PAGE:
Scallops (Placopecten magellanicus)

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Biology: Atlantic sea scallops are found from Newfoundland to North Carolina, mainly on Georges Bank, the Gulf of Maine, and the Atlantic Bight. Scallops are the only mobile bivalve: they are able to swim short distances by clapping their shells together. Scallops are filter feeders, consuming plankton from the water column, and are preyed upon by flounder, cod, lobsters, crabs, and sea stars. Scallops can live as long as 20 years, but do most of their growing in the first few years of life. Their age can be assessed by counting the concentric rings on their shells. Scallops may be male, female, or both, and some of them start out life as males and turn into females later. Scallops have numerous eyes along the rim of their shells. These eyes do not enable them to make out shapes, but can detect light and motion.

Sustainability status: New England scallop stocks are healthy. Fishing areas are periodically rotated to allow scallop beds to replenish themselves. More information is available here.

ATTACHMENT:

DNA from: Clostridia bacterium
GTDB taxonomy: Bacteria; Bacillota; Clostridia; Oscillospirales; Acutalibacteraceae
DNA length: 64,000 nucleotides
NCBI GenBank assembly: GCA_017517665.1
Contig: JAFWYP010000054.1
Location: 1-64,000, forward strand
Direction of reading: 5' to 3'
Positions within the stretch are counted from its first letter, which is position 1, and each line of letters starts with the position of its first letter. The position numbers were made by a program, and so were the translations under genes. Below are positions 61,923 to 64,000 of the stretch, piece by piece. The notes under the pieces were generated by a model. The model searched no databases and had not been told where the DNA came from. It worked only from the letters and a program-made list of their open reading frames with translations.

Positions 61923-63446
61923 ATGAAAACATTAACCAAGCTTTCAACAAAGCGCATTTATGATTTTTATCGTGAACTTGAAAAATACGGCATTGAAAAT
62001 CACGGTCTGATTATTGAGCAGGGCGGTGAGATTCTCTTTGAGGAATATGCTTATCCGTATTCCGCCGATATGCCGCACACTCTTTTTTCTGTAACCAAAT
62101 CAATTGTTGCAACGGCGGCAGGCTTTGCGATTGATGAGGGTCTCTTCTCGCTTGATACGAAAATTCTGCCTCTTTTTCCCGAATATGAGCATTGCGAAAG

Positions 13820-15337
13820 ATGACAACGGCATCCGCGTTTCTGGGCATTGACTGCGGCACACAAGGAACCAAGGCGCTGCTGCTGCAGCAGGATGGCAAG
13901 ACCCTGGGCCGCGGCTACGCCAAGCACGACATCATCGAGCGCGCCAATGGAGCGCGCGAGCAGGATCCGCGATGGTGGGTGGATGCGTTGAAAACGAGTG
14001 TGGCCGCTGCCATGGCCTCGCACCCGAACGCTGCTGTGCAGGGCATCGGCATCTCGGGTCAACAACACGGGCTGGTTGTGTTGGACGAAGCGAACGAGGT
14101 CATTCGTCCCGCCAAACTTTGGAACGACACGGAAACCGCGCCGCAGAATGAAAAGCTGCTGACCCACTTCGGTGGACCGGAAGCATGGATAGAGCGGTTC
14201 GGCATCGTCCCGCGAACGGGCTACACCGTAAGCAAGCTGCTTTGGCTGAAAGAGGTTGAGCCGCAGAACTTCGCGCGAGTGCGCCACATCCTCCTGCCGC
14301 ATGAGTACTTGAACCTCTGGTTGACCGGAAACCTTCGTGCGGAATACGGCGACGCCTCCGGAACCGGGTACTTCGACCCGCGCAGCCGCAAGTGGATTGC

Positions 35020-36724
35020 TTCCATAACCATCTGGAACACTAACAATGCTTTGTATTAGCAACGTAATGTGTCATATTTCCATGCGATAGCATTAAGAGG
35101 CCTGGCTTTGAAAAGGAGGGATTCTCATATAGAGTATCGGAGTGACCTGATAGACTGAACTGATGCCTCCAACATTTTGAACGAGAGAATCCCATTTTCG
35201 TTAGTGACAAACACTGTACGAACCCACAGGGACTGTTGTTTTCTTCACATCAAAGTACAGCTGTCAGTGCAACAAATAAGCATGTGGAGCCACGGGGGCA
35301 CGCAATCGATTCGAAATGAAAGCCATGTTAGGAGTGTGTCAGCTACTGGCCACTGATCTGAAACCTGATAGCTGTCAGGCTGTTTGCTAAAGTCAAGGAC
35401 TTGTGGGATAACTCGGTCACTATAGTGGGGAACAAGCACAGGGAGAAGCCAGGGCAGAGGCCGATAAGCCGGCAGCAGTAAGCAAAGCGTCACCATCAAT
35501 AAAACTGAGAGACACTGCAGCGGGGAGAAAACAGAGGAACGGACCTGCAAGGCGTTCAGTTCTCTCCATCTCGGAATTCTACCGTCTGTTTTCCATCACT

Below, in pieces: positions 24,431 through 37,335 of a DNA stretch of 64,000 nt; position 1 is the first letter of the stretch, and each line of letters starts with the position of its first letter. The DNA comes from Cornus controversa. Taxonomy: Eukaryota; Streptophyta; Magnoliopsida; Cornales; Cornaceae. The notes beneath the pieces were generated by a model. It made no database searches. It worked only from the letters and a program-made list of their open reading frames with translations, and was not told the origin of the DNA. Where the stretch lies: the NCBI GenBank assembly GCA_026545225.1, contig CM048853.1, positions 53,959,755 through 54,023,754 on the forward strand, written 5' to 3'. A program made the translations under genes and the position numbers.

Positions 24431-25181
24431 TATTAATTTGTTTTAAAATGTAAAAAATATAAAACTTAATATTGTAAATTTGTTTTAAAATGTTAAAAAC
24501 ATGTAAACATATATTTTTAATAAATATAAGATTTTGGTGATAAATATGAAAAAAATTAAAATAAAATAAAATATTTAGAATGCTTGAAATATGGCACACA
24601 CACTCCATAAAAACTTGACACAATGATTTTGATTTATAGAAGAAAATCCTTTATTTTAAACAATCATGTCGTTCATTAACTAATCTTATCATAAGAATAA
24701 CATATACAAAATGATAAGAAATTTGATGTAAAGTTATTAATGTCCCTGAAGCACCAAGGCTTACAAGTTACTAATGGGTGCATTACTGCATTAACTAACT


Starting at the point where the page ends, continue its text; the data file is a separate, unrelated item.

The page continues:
Harvest: Scallops are harvested by dredging. The Atlantic sea scallop fishery is the largest scallop fishery in the world and of high economic importance in New England. In 2009, the sea scallop fishery brought $382 million into the New England economy.

Nutritional facts: Scallops are a good source of protein, selenium, and B vitamins. A 100-gram portion of scallops contains 16.78 grams of protein, 27.2 mcg selenium, 88 calories, 0.78 grams of fat, 33 mg cholesterol, and 161 mg sodium.


Available fresh or frozen, year round.


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